In an effort to help those impacted by coronavirus and slow the spread of the disease the CDC announced an eviction ban for some renters through the rest of the year.
WAAY-31 shares who's protected under the directive and one person's concerns.
The CDC has power to issue rules like this to protect public health, but, it's getting a mixed response.
For people who aren't able to pay rent on time every month because the pandemic caused financial hardship, their rent is still due, just later.
That's one of the reasons one woman told us she's on the fence about it.
"It's going to end in Decmeber. Here we are in the holidays, and now these people are going to be out in winter with no homes. That scares me," said Susan Seavers, who filed for unemployment in March.
She told us she's thankful for the CDC's latest plan to help, but worries it's not enough.
To be protected from eviction for no payment renters have to meet for criteria.
You must sign documentation stating you don't make more than $99,000 a year or $198,000 for couples, your financial problems are caused by coronavirus.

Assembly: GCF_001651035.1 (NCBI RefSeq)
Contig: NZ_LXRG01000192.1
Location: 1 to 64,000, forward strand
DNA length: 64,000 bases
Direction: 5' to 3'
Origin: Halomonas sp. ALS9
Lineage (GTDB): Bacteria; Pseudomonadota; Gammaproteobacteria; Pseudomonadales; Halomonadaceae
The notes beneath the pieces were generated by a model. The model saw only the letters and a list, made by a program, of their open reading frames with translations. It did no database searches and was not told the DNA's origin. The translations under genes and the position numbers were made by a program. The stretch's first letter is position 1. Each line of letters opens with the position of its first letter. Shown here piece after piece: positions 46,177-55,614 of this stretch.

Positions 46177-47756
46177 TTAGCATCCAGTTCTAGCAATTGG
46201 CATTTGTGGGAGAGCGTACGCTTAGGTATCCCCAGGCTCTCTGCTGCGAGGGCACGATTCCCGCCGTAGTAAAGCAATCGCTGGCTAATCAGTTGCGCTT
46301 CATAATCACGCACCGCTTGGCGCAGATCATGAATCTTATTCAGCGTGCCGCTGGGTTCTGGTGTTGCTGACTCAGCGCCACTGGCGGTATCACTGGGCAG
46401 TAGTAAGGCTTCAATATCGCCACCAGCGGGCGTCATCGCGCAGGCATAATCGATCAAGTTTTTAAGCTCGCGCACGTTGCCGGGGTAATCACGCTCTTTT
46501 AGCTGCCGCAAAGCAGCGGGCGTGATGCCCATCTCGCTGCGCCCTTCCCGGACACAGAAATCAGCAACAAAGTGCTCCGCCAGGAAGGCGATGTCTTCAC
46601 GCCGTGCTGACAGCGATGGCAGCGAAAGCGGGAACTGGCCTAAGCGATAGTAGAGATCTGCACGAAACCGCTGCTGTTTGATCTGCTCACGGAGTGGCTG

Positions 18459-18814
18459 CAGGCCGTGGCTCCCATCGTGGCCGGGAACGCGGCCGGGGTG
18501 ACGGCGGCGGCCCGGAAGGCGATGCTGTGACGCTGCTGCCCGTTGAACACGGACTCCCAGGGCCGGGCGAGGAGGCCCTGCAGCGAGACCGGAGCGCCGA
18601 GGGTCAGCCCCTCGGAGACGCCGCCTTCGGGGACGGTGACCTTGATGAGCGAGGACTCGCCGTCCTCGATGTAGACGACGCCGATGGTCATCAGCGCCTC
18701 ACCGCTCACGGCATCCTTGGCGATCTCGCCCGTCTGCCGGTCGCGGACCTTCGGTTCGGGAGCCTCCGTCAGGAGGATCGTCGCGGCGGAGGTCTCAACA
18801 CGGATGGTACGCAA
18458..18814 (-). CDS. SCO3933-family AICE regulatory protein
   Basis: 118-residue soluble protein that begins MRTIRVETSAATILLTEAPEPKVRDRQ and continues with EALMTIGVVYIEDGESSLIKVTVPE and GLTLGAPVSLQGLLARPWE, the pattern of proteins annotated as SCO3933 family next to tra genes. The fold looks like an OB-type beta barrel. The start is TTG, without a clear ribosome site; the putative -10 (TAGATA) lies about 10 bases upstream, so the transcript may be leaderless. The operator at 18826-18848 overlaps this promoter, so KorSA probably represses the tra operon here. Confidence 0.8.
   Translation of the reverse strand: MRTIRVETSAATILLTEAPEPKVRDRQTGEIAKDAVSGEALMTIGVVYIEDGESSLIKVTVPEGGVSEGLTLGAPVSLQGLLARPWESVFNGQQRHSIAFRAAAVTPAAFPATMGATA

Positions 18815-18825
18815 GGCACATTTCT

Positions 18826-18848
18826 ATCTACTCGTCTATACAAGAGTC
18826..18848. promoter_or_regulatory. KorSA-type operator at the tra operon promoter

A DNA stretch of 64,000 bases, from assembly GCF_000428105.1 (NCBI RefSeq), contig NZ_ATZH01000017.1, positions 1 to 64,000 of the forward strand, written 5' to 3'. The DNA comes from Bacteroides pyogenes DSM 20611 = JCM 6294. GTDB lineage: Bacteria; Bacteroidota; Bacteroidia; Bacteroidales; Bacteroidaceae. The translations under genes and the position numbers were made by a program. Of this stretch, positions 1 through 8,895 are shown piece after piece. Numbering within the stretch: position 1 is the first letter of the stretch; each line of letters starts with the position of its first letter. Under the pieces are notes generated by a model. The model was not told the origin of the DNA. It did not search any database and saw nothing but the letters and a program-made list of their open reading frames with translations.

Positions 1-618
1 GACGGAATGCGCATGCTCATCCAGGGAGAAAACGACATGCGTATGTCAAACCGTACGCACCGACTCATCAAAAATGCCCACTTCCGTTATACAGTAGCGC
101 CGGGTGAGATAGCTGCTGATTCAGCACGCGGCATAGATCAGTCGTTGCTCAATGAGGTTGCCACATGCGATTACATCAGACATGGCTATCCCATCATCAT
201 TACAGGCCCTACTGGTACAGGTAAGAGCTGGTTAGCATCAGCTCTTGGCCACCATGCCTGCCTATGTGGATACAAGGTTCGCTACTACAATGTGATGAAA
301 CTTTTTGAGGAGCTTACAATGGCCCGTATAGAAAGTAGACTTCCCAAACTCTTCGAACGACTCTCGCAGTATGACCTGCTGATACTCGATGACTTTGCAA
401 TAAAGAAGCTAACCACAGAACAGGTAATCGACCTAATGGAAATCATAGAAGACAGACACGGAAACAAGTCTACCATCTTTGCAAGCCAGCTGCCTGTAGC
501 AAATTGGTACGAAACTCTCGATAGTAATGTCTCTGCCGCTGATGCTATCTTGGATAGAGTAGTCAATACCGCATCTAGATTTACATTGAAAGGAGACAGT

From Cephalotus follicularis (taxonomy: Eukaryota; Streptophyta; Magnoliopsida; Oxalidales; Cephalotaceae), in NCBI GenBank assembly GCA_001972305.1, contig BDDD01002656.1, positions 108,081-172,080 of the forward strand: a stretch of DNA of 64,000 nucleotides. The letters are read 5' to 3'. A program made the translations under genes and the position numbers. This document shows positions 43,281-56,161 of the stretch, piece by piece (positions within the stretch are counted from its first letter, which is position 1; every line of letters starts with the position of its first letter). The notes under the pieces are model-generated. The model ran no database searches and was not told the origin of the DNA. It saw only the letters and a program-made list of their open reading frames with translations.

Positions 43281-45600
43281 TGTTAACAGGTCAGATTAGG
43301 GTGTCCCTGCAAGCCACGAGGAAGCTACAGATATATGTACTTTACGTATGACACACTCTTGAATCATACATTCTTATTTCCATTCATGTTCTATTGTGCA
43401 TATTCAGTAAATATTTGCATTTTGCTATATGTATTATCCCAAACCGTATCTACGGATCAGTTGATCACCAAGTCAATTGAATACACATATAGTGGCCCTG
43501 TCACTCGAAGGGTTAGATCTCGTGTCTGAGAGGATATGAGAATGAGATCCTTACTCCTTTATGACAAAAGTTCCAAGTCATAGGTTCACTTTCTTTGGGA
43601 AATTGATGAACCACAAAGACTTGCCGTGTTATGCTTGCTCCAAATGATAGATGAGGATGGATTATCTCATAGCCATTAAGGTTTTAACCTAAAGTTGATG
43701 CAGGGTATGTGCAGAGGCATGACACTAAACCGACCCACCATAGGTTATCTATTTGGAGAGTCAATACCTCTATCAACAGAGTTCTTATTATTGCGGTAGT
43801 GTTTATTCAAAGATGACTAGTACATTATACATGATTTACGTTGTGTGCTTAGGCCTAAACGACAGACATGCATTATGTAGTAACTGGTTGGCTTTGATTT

You also have to demonstrate you tried to get government assistance to make payments.
You still have to pay rent at some point, but it doesn't clearly say when that is.
If a landlord goes against the ban, he or she could face criminal penalties.
But Seavers says she worries for what's to come at the end of the year.
"Landlords still have mortgages to pay and bills to pay. What are they going to do. Now are we going to have landlords facing foreclosures," she said.
Seavers told us she's thankful the measure will keep people in their homes, but she's worried about the long-term impacts.
"Right now we need to keep people in their homes and landlords, too. Not every landlord is a company. There ar some private homeowners and these are people we need to help," she said.
Before Tuesday's order, the Aspen Institute claimed 30 million to 40 million people were at risk of eviction.
Under the order, landlords can still evict tenants for other reasons that aren't related to payments.
It's up to local courts to decide which evictions the order applies to.